KEIZERTIMES/Andrew Jackson

KEIZERTIMES/Andrew Jackson

By ERIC A. HOWALD
Of the Keizertimes

Planning for an event centered around the total eclipse that will pass over Keizer in August 2017 is beginning to stumble and time is growing short for things to begin taking shape.

That was the message from Sherrie Gottfried, a member of the Keizer Festivals Advisory Board and the volunteer coordinator of “Keizer Eclipse 2017. Totally!” Current plans call for the Keizer Parks Foundation to take over Keizer Rapids Park for the weekend preceding the Aug. 21 celestial event and provide onsite camping and activities.

“It’s not been easy so far,” said Gottfried. “I went out with Allen Barker (a candidate for Keizer City Council Position #1) to do some measuring and we came up with some ideas, but a lot of them were shot down when we presented them to the Foundation Board.”

Gottfried said one of the primary concerns is parking. In addition to outstanding questions about whether the event will need to be Americans with Disabilities Act compliant, there is limited space to accommodate the parking space campers would require.

“Are cars going to park by the tents? If not, we have to shuttle them in. These are the logistics that nobody knows yet, and any (vehicle) over 5,000 pounds will damage the pathway to access parts of the camping site,” Gottfried said.

Gottfried and Barker determined there would be fewer than 50 spots available for the RVs and there would be two different dry camping sites. The cost would be $75 a night for dry camping and $135 a night for RVs with a two-night minimum. The proceeds from camping and portions of the other likely activities, like vendor food sales, would be donated to Keizer’s parks. However, the expenses related to the event are likely to be substantial, portable toilets will need to be rented and round-the-clock security will add to the total.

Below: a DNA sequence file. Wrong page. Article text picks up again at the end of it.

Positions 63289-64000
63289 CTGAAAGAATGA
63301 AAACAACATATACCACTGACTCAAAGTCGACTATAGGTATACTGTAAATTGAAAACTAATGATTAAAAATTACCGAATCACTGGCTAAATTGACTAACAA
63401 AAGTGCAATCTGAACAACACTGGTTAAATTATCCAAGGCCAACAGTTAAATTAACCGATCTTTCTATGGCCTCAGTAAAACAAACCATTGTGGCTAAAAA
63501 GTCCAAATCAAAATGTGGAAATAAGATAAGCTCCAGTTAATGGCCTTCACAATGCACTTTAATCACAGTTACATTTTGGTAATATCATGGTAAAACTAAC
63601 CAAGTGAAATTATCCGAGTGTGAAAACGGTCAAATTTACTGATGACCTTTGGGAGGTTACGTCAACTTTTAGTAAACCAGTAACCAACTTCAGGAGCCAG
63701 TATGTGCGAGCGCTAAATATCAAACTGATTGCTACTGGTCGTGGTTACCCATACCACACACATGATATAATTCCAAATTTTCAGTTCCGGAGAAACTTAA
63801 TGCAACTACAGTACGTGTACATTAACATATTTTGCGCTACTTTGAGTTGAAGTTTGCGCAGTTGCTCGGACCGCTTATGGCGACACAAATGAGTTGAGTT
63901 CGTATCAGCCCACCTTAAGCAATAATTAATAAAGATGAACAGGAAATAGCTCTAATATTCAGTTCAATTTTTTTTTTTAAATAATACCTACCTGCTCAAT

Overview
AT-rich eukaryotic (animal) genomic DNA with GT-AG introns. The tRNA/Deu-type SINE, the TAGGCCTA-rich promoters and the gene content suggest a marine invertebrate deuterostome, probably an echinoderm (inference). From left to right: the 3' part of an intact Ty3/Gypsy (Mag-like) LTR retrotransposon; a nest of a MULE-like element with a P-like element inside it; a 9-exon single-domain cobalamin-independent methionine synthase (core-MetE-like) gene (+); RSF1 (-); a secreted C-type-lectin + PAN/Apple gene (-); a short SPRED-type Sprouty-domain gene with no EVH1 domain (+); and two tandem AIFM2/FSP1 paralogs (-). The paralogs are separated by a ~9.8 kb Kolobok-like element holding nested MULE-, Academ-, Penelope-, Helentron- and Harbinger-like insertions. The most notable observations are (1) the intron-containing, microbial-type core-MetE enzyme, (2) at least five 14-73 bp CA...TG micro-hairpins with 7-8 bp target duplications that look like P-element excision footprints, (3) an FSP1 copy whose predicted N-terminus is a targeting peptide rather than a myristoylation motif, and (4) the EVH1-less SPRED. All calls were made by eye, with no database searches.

Gottfried was dismayed to learn that a retail vendor space was not a likelihood, and wanted to see events at the amphitheater scaled back.

She also referenced a free eclipse planning guide provided by an Australia-based eclipse consultant, Dr. Kate Russo.

Russo’s guide suggests that planning begin years in advance of an eclipse and that even six months is likely too late to start. Organizers have a little more than eight months to finalize all details and that includes prepping a large site at the park.

For the eclipse-viewing alone, Russo recommends that an astronomy expert, a science educator, a meteorologist and an eclipse-chaser all be enlisted to help with the planning, and that doesn’t include all the other facets involved with organizing a large event.

Conservative estimates suggest that as many as 30,000 to 40,000 will visit the area during the eclipse – that includes visitors from other areas of the country as well as those just to the north and south. Cities like Portland and Eugene will only experience a partial eclipse.

Gottfried stressed that she is not dissuaded from attempting to pull it off, but that she wants whatever happens to reflect positively on the city.

“There is a lot to do and no time to do it in. I want it to be good, I don’t want people to come to Keizer and have (a bad experience),” she said.